Indigestion, known as dyspepsia, is a condition that upsets the stomach causing discomfort in the upper abdomen. The main signs of indigestion are abdominal pain and a feeling of fullness after you start to eat, and it may indicate various types of digestive diseases.

Experiencing indigestion is a common state, but the feeling may slightly differ with each person. People may feel the symptoms occasionally or as often, even daily, but the impact can be lessened and relieved with lifestyle changes and medications.

Understand the symptoms

The most common signs of indigestion are:

• You feel full during a meal soon after starting to eat, even when you have not eaten much.
• After the meal, an uncomfortable feeling of fullness lasts for long hours.
• You may have discomfort in the upper abdomen, like mild to severe pain between the bottom of your breastbone and belly button.
• You experience a feeling of uncomfortable heat or burning sensation between the bottom of your breastbone and belly button.
• You are bloating, an uncomfortable sensation of tightness in the upper abdomen.
• You have a sensation to vomit and belch, but it is a less common sign.
• In some rare cases, people may have heartburn - pain or burning feeling in the center of the chest, spreading to the neck or back during or after eating.

Consult the doctor

Mild indigestion must not be a cause of concern, but when the discomfort lasts for over two weeks, get the doctor's advice.

Contact your doctor immediately when you have severe pain and experience repeated vomiting or vomiting with blood or unintentional weight loss or loss of appetite.

Also, get medical help when you have black, tarry stools, trouble swallowing that is gradually worsening, or feel tired or weak, indicating anemia.

Ask for prompt medical attention when you have shortness of breath, sweating, or chest pain radiating to the jaw, neck or arm, or chest pain on exertion or with stress.

Know the causes

Multiple reasons may lead to an indigestion state, like lifestyle conditions or food, drink or medication that trigger the digestion issue.

The common reasons for indigestion are overeating or eating too fast, having fatty, greasy or spicy foods, too much caffeine, alcohol, chocolate or carbonated beverages. Smokers, people with anxiety and those using some antibiotics, pain relievers and iron supplements can trigger the condition.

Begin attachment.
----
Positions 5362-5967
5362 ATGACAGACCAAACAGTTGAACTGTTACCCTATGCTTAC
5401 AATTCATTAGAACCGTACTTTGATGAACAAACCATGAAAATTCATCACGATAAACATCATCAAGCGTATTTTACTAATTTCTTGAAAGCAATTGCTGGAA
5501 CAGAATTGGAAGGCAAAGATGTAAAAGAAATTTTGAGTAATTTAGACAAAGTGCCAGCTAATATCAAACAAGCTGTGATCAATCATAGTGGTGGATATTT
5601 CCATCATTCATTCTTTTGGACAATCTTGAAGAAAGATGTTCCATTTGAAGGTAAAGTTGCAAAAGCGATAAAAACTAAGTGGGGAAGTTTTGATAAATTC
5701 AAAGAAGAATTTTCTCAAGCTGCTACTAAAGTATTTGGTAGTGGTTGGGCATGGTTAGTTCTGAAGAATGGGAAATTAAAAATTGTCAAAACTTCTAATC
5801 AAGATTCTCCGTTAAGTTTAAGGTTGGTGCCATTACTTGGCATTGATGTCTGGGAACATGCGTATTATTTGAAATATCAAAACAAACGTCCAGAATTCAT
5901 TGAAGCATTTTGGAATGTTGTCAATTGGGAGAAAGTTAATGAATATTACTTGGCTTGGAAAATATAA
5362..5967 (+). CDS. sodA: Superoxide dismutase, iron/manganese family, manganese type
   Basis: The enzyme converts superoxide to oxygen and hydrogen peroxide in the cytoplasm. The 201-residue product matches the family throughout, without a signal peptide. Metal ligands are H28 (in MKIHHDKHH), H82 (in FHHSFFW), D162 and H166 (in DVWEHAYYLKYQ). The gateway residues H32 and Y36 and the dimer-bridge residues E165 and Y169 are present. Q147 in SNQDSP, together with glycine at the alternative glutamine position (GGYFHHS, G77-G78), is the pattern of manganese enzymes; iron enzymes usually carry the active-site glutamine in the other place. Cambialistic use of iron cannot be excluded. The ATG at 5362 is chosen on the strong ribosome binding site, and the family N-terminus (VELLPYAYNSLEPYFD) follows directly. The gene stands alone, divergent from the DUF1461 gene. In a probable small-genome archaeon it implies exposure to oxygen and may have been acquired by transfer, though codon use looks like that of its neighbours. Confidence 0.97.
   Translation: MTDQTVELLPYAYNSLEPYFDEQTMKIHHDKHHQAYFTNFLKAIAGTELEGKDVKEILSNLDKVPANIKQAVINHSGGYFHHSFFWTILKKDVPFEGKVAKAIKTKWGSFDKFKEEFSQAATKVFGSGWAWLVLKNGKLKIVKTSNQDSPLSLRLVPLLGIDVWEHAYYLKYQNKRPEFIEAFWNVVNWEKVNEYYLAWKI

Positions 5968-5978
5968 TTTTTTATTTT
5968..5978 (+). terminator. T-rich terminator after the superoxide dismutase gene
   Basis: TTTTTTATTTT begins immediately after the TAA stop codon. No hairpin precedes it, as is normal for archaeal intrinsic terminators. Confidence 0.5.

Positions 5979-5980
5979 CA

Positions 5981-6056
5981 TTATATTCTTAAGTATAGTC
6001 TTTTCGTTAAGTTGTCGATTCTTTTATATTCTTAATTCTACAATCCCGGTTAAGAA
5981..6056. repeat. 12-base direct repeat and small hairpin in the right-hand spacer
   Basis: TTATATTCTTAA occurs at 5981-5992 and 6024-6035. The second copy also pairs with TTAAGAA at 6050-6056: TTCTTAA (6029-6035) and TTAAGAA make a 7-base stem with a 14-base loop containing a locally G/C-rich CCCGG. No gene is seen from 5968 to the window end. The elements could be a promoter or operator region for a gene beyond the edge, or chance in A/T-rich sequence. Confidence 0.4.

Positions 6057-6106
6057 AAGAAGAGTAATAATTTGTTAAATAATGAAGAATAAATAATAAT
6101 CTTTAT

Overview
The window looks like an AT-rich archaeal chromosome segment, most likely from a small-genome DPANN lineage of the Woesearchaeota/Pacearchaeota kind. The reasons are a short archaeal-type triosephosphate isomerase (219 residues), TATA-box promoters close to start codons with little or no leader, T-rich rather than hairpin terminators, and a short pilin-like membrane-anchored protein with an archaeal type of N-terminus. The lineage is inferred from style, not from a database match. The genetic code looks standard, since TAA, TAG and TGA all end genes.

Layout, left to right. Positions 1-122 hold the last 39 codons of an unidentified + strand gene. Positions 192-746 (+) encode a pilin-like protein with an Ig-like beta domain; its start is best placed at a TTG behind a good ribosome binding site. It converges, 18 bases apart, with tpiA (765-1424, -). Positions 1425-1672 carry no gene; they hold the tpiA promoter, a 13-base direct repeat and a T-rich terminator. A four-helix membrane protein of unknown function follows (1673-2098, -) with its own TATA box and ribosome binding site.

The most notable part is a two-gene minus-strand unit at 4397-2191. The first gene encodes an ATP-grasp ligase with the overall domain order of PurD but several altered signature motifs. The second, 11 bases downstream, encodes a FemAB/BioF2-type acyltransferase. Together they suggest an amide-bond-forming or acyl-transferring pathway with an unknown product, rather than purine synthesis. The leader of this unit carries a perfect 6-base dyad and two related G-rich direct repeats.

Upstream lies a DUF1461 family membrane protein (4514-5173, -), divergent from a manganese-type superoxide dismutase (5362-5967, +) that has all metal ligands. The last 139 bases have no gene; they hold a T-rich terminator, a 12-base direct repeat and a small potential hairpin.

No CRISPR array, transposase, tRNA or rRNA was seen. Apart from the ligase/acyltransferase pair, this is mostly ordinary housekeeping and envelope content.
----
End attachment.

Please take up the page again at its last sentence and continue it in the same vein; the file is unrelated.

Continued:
An indigestion state is referred to as functional or non-ulcer dyspepsia linked to irritable bowel syndrome, a prevalent cause of the illness.

The other conditions include inflammation of the stomach (gastritis), pancreas inflammation (pancreatitis), celiac disease, gallstones, peptic ulcers and constipation. A stomach cancer, intestinal blockage, diabetes, thyroid disease, pregnancy or reduced blood flow in the intestine (intestinal ischemia) are cause indigestion problems.

Associated complexities

Indigestion is usually not a severe complication but impacts the quality of life as the person may feel uncomfortable and eat less. Also, this condition can lead to missing work or school because of your symptoms.

Measures for prevention

Specific lifestyle changes and care can improve digestion and relieve uncomfortable symptoms:

• Eat smaller portions of meals.
• Skip spicy, fatty foods that cause heartburn.
• Eat slowly, sitting straight and never lying down.
• Quit smoking.
• Reduce your excess body weight.
• Limit consumption of coffee, soft drinks, and alcohol you take.
• Take plenty of rest, and lessen all stressors.
• Consult the doctor to know the medications that can irritate the stomach lining, and seek their advice.

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